The CCTMD Research Group has six members, with specialisations across a range of research areas.
Associate Professor Hélène Cherrier
Associate Professor Hélène Cherrier completed her PhD at the University of Arkansas on dispossession and identity work in the context of downshifting. Helene’s research focuses on bringing about a more sustainable and just society. Her main current research interests consider waste value and 're-purposing,' social and environmental activism, and issues at the nexus of marketing and sustainability. The approaches follow tradition of work in consumer and material culture studies and involve qualitative inquiries. Helene has published her work in diverse refereed academic journals including the Journal of Business Research, the European Journal of Marketing, the Journal of Public Policy and Marketing, the Journal of Marketing Management, and contributed to Harrison, Newholm, and Shaw’s edited book: “The ethical consumer.” She also co-edited a book on the theories and practices of simple living.
Dr. Emily Chung
Dr. Emily Chung’s research interests lie in the area of consumer attachments to products and brands – in particular, through qualitative research methods such as life-story interviews, Emily explores consumers’ relationships with products and brands (often ‘intense’ forms of these attachments/relationships) such as loyalty, fanaticism, and addiction. Emily has published in the Journal of the Academy of Marketing Science and Advances in Consumer Research. She supervises theses on the consumption of luxury and counterfeits, Second Life, collecting, as well as consumer culture of cancer patients (including changes in consumption behaviour amongst consumers with life threatening illness). Emily aims to research in areas that can inform marketing managers and policy makers towards making positive contributions to consumers’ lives.
Dr. Bernardo Figueiredo
Dr. Bernardo Figueiredo is interested in understanding how the globalization of markets and cultures shapes consumption and marketing practices. His main research interests include consumer culture, multiculturalism, cosmopolitanism, mobility, as well as circulation of consumers, goods and technologies. Bernardo has published in the Journal of Macromarketing, Journal of Marketing Management, Consumer Markets and Culture, Advances in Consumer Research and various conference proceedings on diverse themes such as development, transformative consumer research, temporal structuration of consumption, as well as luxury brands and consumption in Latin America. He has supervised theses on consumer culture, place branding, and consumer acculturation.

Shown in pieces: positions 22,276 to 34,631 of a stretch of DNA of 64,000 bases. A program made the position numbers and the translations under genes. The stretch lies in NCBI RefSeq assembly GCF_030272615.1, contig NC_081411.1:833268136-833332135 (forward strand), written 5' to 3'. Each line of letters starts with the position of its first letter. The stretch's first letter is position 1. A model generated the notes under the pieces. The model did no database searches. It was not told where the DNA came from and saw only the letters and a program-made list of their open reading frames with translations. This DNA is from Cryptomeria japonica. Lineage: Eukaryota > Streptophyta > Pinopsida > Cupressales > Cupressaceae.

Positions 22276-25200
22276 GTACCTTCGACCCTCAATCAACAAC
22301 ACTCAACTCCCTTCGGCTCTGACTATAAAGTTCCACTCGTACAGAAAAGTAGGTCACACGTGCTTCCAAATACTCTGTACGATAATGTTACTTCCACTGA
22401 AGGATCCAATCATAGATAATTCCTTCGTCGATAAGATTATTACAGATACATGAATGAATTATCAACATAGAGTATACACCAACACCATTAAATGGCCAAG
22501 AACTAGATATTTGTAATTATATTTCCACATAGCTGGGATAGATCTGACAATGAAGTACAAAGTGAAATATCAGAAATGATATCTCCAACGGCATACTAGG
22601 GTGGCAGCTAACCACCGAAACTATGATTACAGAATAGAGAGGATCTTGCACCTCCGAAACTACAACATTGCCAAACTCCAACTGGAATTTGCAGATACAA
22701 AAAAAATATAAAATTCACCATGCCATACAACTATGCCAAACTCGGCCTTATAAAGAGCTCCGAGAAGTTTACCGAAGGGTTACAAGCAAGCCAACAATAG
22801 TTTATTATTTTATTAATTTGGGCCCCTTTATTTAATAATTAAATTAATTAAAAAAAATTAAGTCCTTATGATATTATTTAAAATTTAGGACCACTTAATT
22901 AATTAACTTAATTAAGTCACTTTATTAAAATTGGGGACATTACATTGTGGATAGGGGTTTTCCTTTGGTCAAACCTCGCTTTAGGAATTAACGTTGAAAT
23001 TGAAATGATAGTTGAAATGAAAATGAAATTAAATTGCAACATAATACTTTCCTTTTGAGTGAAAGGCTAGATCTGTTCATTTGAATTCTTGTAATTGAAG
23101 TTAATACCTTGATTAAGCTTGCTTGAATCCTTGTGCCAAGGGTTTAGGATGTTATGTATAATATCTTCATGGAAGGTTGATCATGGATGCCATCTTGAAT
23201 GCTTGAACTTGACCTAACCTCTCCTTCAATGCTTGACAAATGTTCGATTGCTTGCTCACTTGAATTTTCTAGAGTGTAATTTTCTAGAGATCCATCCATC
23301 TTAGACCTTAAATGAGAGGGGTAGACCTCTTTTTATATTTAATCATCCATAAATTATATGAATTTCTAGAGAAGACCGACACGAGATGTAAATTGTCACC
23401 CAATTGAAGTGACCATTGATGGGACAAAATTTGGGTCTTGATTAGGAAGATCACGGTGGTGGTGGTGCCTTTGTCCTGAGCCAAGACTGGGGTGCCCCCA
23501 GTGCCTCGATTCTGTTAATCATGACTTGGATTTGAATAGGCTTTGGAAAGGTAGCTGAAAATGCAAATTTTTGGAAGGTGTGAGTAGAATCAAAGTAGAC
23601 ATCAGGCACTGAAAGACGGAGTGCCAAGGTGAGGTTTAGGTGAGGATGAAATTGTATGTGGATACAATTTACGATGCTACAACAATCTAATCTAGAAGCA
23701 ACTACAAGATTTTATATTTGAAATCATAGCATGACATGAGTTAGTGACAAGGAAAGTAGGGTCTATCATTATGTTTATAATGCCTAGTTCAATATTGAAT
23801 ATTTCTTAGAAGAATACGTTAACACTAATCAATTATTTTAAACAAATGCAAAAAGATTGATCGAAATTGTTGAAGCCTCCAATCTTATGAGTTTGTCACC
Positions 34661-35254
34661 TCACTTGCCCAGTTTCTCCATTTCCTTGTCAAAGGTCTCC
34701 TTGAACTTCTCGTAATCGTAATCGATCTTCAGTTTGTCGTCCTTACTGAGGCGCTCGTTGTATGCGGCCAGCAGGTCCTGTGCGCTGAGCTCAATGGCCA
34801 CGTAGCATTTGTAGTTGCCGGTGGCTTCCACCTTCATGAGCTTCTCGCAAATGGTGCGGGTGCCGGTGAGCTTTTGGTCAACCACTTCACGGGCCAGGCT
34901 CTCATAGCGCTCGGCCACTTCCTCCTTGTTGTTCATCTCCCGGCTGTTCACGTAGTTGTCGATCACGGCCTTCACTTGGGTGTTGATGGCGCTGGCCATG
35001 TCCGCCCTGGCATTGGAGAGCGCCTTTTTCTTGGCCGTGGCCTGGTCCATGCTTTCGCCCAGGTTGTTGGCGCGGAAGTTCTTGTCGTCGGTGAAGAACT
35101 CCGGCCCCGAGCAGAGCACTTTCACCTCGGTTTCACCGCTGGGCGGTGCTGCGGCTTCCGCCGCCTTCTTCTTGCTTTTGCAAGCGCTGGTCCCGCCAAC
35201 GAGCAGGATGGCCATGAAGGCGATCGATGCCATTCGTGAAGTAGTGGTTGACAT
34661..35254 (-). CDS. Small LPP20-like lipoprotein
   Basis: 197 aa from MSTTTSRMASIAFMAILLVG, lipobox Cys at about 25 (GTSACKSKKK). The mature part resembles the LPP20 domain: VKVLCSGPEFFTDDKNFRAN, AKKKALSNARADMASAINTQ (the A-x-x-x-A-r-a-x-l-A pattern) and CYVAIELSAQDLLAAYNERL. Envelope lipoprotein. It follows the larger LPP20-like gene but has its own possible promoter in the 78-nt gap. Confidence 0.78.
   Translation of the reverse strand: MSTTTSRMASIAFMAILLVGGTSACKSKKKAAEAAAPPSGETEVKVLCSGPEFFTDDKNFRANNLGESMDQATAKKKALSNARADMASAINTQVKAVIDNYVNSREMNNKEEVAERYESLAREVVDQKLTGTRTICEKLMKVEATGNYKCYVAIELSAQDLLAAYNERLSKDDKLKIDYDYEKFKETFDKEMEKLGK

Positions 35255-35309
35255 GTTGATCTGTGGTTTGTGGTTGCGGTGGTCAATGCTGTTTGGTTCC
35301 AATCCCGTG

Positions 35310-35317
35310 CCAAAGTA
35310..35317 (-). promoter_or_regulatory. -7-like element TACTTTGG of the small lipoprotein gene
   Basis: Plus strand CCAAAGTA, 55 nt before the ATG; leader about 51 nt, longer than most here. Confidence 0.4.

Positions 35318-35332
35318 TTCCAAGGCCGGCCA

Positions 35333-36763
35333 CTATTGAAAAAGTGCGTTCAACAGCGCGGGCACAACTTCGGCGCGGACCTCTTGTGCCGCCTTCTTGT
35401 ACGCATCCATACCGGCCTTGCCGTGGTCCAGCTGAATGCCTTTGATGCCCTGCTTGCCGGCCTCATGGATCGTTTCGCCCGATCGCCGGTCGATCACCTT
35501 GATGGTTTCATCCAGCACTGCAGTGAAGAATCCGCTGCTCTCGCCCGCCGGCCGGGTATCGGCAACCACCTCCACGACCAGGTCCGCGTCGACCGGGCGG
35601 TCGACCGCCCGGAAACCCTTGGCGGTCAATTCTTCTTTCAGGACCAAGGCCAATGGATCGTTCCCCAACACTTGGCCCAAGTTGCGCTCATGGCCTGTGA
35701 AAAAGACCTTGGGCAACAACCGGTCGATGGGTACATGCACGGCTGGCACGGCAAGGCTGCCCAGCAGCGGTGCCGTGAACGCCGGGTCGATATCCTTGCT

Professor Francis Farrelly
Professor Francis Farrelly has been an active researcher for the last twenty years. His research interests lie primarily in the qualitative area both in the consumption and management domain. He has published widely in leading journals and his research encompasses consumer culture, marketing strategy, branding, innovation and product design. Francis has been invited to speak on his research at institutions such as at the Harvard Business School, the London School of Economics, the University of Oregon, Ecole Superieure de Commerce de Paris (ESCP), EM Lyon, and many universities in Australia.
Professor Michael Beverland
Professor Michael Beverland’s research explores the nexus between consumption and production with a particular emphasis on the management of brands, design of innovations and how consumers find meaning through consumption or anti-consumption acts. His focus is on deriving practical models and tools for managers to build brand value and excite consumers through the use of qualitative research methods. Michael is an Associate Editor of the Journal of Marketing Management and author of over 140 refereed publications in international journals and conferences.
Narjess Abroun, Phd Students
Her qualitative research considers the life experiences of cancer survivors to understand how and in what forms adaptive and maladaptive consumption behaviours are patterned. In doing so, she engages with a deep search for psychopathology in individuals with traumatic experience to fully understand how consumer behaviour is patterned for coping with trauma. Her research focuses on the concept of mindfulness as a way to approach consumers’ various responses to traumatic experiences such as cancer.